Over the last forty years the sandwich shopBlimpie has undergone many forms of ownership to grow and mature. Starting as a partnership, the struggling company then changed into a sole proprietorship. Eventually the owner of Blimpie, Tony Conza, changed again to a franchise operation. The franchise operation helped his business along. The new franchises worked for Conza for many reasons. With an established product already on the market, they were now able to get management and investor assistance. Also with a nationally recognized name they were able to expand Blimpie into different areas. With these advantages the failure rate of opening a new store dropped dramatically.
Although Conza still ran a private ownership with 150 franchises, he still needed to do something to add more capital. In 1983, the owner of Blimpie went public changing to a corporation. They were now able to raise extra funds by selling stock to the public.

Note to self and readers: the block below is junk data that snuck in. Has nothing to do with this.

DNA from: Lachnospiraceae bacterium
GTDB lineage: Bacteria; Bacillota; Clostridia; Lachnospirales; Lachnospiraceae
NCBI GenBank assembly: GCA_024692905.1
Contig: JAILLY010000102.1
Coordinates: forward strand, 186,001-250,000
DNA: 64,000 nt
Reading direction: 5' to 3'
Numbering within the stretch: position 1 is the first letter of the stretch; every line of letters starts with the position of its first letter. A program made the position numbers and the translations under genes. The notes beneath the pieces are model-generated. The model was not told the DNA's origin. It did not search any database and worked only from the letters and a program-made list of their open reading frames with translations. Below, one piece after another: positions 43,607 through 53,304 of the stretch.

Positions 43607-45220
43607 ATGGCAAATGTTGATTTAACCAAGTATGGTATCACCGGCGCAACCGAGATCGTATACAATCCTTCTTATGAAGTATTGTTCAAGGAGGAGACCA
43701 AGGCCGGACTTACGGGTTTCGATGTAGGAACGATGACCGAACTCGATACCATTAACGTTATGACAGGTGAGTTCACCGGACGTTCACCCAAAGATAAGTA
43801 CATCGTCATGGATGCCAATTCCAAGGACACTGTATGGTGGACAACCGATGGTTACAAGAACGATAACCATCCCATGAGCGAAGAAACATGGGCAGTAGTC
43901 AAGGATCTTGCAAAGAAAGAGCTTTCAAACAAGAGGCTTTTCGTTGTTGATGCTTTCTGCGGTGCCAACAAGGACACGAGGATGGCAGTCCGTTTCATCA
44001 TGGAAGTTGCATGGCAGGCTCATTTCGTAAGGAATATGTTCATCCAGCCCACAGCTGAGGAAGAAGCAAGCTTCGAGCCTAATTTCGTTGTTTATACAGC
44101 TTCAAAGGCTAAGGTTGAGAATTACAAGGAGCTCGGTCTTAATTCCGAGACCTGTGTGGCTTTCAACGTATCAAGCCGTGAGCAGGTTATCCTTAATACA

With extra funds they were able to grow in size. The change in ownership limited Conza's liability if the business were to hit some adversity. Being its own separate entity now gave Blimpie perpetual life. If the owner died the company would keep going. With the company on the rise the sandwich shop was now able to attract more talented employees. The separation of ownership and management was set, and Blimpie was on the rise. However, changing to a corporation had its downfall to. There was an initial cost and extensive paperwork Conza had to go through to incorporate. Not only did the owner of Blimpie have to file two tax returns, but also received double taxation on net income, and then on the shareholder's dividends.
As the company grew up until 1997, the sandwich owner wanted to raise profits by finding another food brand that...